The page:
The Ultimate Guide to High Intensity Interval Training (HIIT)

Hustle Fitness

High Intensity Interval Training (or HIIT) training methods have been used for many years. As with many fitness trends, what is old often becomes new again, and the current generation is likely to believe that they were the first to discover the methods that are most effective. It’s almost impossible nowadays to pick up a health magazine or read a fitness blog without a mention of HIIT training or an example of a new interval training workout.

But what exactly constitutes a HIIT workout session?

What exercises should be incorporated? What are the advantages to training in this mode and what are the drawbacks associated with incorporating HIIT training in your workout routine? You would be wise to understand the answers to these questions before starting any intense training program.

You Likely Already Have HIIT Training Experience

Most people who participated in track or cross-country running in their formative years can recall jogging and sprinting sessions that many coaches referred to as “fartlecks” or maybe  having to run “windsprints” in gym class or sports training. The goal was to improve cardiovascular capacity by using short bouts of all out effort followed by recovery periods or lower intensity work. These methods put a high demand on the body’s aerobic and anaerobic systems. These methods can be very effective not only for sports conditioning, but for fat loss as well.

After a quick history of HIIT training, we’ll delve more into how HIIT is used for fat loss and very efficient total body workouts.

Sample HIIT training video using kettlebells:

From the Olympics to the Fitness Studio, a Brief History of HIIT Training

HIIT Training is based on a 1996 study by professor Izumi Tabata. (Yes, the “Tabata” workout protocol came from the professor who did the initial research.)

The study involved Olympic speed skaters using cycle ergometers and used a 2:1 work to rest ratio. During the work period, which lasted 20 seconds, the athletes pedaled as hard as they possibly could and rested for 10 seconds. They performed this 4-times-a-week for 4-minutes-at-a-time. This study showed the athletes training under these conditions exhibited a greater work capacity when compared to a similar group who trained for 30 minutes maintaining a steady state heart rate.

Today, this study is referenced many proponents of high intensity interval training. But coaches and trainers have moved these work and rest intervals to other methods and apparatus. Now, work and rest intervals are applied to everything form cycling and running to plyometrics and traditional strength training exercises like squats and pushups.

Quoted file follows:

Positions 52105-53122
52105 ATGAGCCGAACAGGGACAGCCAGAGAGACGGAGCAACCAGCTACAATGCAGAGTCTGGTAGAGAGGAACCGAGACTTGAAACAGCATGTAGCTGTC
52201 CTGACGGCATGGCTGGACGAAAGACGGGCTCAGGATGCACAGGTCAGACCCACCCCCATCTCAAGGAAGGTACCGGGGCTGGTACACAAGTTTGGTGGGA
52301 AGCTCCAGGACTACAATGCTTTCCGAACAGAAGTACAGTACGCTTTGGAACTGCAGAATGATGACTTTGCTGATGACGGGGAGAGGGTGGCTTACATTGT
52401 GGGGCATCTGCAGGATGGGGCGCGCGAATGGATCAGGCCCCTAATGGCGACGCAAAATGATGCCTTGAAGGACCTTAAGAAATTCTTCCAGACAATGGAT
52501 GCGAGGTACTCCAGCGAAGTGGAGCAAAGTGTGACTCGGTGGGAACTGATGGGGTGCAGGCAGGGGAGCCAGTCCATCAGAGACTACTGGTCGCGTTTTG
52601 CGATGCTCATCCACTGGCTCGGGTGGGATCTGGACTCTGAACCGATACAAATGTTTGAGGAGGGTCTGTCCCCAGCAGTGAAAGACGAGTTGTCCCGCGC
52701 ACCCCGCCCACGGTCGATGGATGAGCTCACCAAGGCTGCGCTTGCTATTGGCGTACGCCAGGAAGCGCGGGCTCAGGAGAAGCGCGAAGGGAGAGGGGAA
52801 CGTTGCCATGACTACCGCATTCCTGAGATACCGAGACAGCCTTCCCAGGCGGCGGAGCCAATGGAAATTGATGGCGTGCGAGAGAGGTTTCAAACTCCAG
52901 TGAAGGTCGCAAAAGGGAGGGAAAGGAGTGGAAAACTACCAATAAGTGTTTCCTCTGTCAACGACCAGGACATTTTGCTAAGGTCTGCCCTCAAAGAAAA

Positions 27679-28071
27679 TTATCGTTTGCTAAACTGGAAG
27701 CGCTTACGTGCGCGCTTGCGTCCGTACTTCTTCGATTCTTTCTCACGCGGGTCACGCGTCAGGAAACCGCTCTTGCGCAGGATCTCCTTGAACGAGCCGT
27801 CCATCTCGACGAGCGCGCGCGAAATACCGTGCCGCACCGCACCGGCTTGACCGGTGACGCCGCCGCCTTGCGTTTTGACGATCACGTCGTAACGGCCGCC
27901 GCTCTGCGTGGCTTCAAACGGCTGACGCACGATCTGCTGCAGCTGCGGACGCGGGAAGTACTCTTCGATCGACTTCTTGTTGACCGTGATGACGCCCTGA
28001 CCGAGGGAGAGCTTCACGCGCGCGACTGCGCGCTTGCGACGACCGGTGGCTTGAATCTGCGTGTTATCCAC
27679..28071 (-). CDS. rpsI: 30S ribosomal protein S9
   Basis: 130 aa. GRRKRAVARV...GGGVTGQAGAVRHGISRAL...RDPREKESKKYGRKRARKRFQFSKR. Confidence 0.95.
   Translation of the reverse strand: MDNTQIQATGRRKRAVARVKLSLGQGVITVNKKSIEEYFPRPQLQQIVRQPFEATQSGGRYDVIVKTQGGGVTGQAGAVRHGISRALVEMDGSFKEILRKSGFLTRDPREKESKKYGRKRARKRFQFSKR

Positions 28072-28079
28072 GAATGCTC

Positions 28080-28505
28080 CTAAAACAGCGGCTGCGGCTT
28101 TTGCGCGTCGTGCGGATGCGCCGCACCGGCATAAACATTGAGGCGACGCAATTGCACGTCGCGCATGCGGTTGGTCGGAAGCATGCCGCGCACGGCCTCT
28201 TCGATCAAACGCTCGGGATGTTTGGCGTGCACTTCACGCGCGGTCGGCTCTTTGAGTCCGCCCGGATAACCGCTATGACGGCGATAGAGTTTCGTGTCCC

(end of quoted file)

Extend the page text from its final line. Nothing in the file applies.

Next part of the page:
Benefits of and Physiology Behind HIIT Training

For the biology, and anatomy and physiology nerds in the room…

There are many benefits to HIIT training. Probably the most important benefit for athletes is the fact that the interval training has been shown to improve sports performance when practiced within the sports’ specific demands. The central nervous system  as well as the cardiovascular system have also shown improved function and capacity. The power generated during high intensity training stimulates muscle recruitment, builds muscle capacity, and improves aerobic capacity (citation).

The intensity of the exercises quickly overloads the muscles, which elevates the heart rate and relies on cardiovascular support. These short intense intervals can be valuable to an athlete who is trying to develop  the bursts of strength and speed needed to excel in competition.

Unfortunately, for specific sports performance using cross-training exercise for interval purposes does not correlate to equal improvement in the athletes sport specific performance. For example, the cyclist used in the Tabata study showed improvement in cycling capacity, but that improvement does not correlate equally to their improvement in soccer or basketball. But capacity will still be improved to some degree.